- Longer lifespans
88% of wealthy investors said long-term care is harder because people are living longer than ever before. As UBS found in the 4Q 2013 Investor Watch report, “80 is the New 60,” the definition of “old” is changing and people are living vibrant lives well into their seventh, eighth and ninth decades.
- Rising costs of care
76% said they thought the price of modern healthcare is significantly higher than it was for previous generations.
Families today are more geographically spread out than they used to be, and the majority of wealthy investors (62%) said they live more than a couple of hours from where they grew up
The same is true for their children – among those who have adult children, a third (33%) said none of their children lives nearby, while only a third (33%) said that all of their children live nearby.
- Complicated care choices
As a result of advances in modern medicine and policy reform, healthcare options have expanded greatly over the years, and 65% of respondents said this has complicated the choices people have to make.
Staying home and outsourcing care
When it comes to preferences on where they want to live and who should take care of them, investors prefer to relieve their children of the responsibility. In terms of housing; 89% would like to stay in their current home, while 54% consider assisted living an appealing option. Only 15% consider their child’s home an appealing option, faring slightly better than the appeal of a nursing home (12%). In terms of care; 80% of investors want their spouse to care for them and 67% want a home health aide, while only 27% want a child to care for them.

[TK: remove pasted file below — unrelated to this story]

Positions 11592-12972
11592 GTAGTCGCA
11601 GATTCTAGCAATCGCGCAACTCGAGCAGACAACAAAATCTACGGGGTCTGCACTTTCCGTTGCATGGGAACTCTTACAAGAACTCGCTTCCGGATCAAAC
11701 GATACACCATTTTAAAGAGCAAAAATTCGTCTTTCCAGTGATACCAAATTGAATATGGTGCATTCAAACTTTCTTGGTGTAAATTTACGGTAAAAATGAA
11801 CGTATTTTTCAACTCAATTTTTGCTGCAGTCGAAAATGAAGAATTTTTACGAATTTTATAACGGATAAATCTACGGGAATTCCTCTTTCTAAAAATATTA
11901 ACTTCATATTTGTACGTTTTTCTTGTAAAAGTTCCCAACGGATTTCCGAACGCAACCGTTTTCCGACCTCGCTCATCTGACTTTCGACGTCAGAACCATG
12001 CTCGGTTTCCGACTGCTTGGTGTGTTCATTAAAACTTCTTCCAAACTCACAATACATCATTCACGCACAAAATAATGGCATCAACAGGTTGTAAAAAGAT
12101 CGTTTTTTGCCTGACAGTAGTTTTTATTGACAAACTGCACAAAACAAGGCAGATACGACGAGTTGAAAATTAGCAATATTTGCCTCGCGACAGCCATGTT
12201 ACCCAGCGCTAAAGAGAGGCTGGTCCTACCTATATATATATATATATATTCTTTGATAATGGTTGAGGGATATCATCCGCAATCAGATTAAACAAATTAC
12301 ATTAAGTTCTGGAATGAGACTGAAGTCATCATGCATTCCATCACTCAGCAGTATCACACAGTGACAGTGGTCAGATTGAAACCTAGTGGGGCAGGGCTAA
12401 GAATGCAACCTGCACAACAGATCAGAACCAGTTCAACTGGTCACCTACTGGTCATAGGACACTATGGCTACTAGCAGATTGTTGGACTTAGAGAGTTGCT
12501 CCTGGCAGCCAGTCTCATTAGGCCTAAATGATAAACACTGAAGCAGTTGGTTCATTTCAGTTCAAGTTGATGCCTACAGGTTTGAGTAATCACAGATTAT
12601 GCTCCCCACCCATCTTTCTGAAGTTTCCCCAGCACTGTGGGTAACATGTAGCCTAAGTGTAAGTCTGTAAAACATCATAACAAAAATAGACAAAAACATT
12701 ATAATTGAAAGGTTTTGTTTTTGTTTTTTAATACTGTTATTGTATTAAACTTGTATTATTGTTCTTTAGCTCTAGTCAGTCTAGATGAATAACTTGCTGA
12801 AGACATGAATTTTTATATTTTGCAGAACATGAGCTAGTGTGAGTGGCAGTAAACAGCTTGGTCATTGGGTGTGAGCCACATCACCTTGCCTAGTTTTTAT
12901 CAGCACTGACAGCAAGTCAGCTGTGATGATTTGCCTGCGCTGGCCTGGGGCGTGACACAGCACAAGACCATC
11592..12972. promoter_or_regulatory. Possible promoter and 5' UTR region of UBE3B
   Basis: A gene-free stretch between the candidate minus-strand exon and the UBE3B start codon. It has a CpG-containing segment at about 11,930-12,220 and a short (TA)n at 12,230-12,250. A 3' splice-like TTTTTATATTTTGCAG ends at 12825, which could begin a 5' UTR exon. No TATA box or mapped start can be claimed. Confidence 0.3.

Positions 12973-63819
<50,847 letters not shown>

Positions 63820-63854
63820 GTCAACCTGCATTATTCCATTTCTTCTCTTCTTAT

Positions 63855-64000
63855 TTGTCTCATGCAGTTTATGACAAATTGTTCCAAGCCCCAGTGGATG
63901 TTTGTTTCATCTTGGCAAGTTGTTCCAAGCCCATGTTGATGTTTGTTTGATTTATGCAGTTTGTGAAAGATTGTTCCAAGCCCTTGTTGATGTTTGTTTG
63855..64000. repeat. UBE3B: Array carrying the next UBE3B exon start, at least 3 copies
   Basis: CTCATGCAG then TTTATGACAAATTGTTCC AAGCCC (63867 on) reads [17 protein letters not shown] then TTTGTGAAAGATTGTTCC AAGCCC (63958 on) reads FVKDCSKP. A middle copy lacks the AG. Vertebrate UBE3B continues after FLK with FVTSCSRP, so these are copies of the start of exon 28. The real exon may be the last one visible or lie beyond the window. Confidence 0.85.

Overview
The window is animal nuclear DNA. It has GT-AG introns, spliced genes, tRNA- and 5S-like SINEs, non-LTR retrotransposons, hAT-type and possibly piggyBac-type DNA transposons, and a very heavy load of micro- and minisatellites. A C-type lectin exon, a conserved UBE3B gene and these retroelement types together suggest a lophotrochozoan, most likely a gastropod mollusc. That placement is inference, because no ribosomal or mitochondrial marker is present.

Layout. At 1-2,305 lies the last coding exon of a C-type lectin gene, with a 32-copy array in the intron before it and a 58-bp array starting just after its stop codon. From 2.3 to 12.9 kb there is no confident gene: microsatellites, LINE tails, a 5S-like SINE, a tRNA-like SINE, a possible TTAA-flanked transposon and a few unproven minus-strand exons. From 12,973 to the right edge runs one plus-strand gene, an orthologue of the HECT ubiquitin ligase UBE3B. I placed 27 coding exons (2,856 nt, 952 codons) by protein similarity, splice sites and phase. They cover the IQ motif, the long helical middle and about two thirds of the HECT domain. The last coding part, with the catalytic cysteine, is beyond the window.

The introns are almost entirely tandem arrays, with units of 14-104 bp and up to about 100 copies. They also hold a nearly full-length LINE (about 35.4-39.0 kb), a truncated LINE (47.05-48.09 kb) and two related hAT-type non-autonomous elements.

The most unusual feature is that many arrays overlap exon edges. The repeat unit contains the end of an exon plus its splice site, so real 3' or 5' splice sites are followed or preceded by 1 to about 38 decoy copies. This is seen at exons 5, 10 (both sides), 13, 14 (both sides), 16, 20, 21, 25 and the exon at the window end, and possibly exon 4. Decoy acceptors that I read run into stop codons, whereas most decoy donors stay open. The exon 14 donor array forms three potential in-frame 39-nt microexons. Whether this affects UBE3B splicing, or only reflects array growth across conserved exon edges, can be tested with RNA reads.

Covering future healthcare costs is a priority, but not a certainty, for manyMaintaining self reliance is important to the vast majority of investors
In terms of wealthy investors’ future financial goals, ensuring coverage against health issues and long-term care needs ranks among their top priorities (57% say it is important to them), but fewer than half (48%) say they are confident they will be able to achieve this goal. About half (49%) said they are “highly concerned” about rising healthcare costs, making it one of the more distressing macroeconomic issues for them.